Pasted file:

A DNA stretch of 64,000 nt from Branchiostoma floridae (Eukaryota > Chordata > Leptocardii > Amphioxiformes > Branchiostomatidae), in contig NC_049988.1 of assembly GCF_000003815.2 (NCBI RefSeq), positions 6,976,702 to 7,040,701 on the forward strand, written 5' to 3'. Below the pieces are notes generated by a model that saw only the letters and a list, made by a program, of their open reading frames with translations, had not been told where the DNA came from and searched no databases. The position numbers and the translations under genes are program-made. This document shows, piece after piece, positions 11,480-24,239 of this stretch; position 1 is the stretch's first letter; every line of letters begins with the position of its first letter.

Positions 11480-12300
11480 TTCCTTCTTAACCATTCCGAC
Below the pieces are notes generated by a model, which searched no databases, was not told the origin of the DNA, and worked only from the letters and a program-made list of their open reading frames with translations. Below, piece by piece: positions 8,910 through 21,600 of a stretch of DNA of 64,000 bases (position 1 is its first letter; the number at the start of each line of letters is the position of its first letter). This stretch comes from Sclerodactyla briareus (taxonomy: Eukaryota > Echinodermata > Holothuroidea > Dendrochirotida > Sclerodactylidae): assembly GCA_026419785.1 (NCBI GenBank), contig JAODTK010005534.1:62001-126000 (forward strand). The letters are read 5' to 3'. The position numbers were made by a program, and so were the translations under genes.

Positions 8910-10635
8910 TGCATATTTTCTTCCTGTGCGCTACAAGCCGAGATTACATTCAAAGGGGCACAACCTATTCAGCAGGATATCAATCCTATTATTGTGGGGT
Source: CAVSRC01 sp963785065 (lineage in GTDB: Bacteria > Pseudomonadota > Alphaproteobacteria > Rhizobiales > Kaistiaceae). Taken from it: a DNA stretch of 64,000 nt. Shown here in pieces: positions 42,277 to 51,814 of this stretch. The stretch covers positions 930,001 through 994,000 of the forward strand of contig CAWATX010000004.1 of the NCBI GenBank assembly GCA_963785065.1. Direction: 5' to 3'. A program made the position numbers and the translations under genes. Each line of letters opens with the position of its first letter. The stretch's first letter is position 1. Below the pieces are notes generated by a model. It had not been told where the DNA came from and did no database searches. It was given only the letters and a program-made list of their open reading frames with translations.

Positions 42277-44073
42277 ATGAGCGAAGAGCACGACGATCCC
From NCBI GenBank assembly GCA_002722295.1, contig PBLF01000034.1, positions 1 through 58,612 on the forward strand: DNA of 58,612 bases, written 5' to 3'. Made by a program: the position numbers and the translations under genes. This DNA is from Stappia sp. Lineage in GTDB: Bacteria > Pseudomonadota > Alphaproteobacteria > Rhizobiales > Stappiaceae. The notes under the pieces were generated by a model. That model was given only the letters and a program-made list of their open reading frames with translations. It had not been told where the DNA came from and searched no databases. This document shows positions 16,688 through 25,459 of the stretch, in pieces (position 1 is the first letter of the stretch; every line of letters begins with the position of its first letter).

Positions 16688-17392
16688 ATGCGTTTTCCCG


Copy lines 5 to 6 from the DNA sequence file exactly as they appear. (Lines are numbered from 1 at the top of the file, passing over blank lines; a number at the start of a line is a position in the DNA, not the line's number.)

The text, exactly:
Positions 8910-10635
8910 TGCATATTTTCTTCCTGTGCGCTACAAGCCGAGATTACATTCAAAGGGGCACAACCTATTCAGCAGGATATCAATCCTATTATTGTGGGGT